Karel had wondered why, unlike almost all other enterprises he knew, their plant almost never ran out of raw material. Then one evening over a beer the young data processing manager had told him. At the end of each year, before the number crunching run on the computer for calculating the material requirements for the following year, Kohoutek instructed him to set up the necessary parts lists for planning, including the safety factors, 'imaginatively – even 'creatively'.

'There has to be some other kind of incentive apart from money!' Everybody looked up with interest at the young man, at the meeting for the first time.

'You mean apart from that wonderful warm feeling that one is doing one's bit to help our economy?' All except Novakova laughed at Jana's comment. The real irony however, in Karel's opinion, was that it really was Jana's motivation – or at least part of it. How come?

Smiling, the young man continued. 'No, but we could introduce some kind of competition between departments, both in the production and in the offices. But there would be have to be something worth winning.'

'Well, forget about a week's holiday in Moscow.' Kohoutek never missed a cue.

'What about Leipzig?!' – the young man was definitely a gain for the committee, and it took well over a minute before the laughter subsided. GDR bashing was always non-controversial.

At last Karel began to relax: 'Colleague Novotny is on the right track. We could certainly organise a week's holiday to somewhere people want to go – as long as it's within our republic.' Another laugh, but much more subdued.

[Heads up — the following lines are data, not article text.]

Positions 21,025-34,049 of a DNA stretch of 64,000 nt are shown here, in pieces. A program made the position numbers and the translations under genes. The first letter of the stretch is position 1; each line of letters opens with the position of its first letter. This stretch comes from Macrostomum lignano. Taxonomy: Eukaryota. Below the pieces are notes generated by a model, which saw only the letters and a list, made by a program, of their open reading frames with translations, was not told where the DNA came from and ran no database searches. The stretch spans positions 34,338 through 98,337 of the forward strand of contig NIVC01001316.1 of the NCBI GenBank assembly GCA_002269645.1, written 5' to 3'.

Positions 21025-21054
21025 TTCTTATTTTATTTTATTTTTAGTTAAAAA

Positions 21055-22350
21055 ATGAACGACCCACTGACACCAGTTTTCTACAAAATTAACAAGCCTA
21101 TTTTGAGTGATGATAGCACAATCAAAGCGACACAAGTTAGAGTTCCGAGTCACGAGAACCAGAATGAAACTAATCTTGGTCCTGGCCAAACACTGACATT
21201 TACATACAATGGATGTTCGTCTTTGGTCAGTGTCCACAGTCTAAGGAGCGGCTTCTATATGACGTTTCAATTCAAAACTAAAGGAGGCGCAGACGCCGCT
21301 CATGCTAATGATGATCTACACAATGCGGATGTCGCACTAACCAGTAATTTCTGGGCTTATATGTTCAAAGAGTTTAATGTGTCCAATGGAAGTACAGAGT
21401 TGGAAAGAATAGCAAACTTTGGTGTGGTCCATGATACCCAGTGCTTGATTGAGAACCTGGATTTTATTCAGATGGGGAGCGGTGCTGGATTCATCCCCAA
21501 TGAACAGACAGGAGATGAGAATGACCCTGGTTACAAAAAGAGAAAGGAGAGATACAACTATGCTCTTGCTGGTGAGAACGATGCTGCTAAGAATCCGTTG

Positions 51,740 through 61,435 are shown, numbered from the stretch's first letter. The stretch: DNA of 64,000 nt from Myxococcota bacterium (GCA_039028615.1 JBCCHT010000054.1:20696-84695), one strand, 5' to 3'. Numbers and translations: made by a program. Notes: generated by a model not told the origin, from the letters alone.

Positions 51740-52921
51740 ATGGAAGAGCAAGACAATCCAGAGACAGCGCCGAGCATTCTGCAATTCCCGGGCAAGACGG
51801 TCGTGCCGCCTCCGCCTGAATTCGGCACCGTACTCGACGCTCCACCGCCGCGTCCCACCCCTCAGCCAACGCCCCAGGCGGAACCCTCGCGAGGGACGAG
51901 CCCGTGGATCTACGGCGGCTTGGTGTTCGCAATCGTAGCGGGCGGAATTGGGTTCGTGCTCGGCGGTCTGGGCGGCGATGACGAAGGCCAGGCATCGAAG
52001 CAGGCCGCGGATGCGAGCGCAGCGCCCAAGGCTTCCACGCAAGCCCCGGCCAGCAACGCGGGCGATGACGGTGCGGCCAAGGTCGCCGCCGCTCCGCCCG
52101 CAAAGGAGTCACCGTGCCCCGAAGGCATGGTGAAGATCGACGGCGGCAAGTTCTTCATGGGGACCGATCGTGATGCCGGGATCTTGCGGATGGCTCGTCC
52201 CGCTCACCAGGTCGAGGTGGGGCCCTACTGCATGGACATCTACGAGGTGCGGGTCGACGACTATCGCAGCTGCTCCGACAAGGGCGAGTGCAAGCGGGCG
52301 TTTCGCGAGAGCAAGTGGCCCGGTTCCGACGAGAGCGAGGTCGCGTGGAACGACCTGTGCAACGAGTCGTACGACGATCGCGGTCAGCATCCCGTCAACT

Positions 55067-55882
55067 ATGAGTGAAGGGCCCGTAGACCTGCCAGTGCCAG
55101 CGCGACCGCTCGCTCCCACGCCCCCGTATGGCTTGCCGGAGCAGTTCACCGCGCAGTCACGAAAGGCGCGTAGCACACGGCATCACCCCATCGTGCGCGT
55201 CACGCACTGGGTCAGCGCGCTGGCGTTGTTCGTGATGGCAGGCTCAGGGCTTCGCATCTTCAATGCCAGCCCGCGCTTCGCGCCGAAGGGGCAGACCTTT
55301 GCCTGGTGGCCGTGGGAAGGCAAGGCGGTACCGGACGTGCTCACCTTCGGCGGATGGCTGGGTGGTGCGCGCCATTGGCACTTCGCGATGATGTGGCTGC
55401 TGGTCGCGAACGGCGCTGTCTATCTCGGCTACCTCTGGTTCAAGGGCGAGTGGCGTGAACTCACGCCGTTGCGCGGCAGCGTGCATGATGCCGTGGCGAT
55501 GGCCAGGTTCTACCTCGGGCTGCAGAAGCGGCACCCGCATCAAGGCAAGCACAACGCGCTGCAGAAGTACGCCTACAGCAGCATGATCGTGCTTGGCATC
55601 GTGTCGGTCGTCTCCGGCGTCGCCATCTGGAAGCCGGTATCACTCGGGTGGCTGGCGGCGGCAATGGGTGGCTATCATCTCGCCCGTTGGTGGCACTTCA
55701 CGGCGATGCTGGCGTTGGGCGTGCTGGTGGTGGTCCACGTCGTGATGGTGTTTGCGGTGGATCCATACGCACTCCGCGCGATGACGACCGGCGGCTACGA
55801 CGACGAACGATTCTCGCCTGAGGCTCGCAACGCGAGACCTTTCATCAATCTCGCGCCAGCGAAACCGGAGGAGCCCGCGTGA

The meeting continued with more mundane matters and Karel found himself partly switching off, trying to conceal his personal interest whenever Jana had comments or suggestions to make, which were normally accepted. She had no enemies – even the women were never bitchy about her.

He was suddenly switched on again by her next remark. 'We need to make a special effort next week to welcome the Cuban colleagues'. Not a trace of irony and why should there be? Latin America was her speciality. All those evening classes in Spanish and then the external university degree had been her one-way ticket from the assembly line. But no, he was being grossly unfair. He suspected she spent a large chunk of her spare time on various committees for solidarity with ethnic or political minorities in one Spanish speaking country or another – Guatemala, Chile, El Salvador or wherever. Well, yes, whatever the 'shortcomings' here it was a lot worse there.

'How long will they be here? Will they stay on to work – the same as in the GDR?' Always well-informed about the 'socialist brother states' Novakova would probably even jump at a week's paid holiday in Leipzig.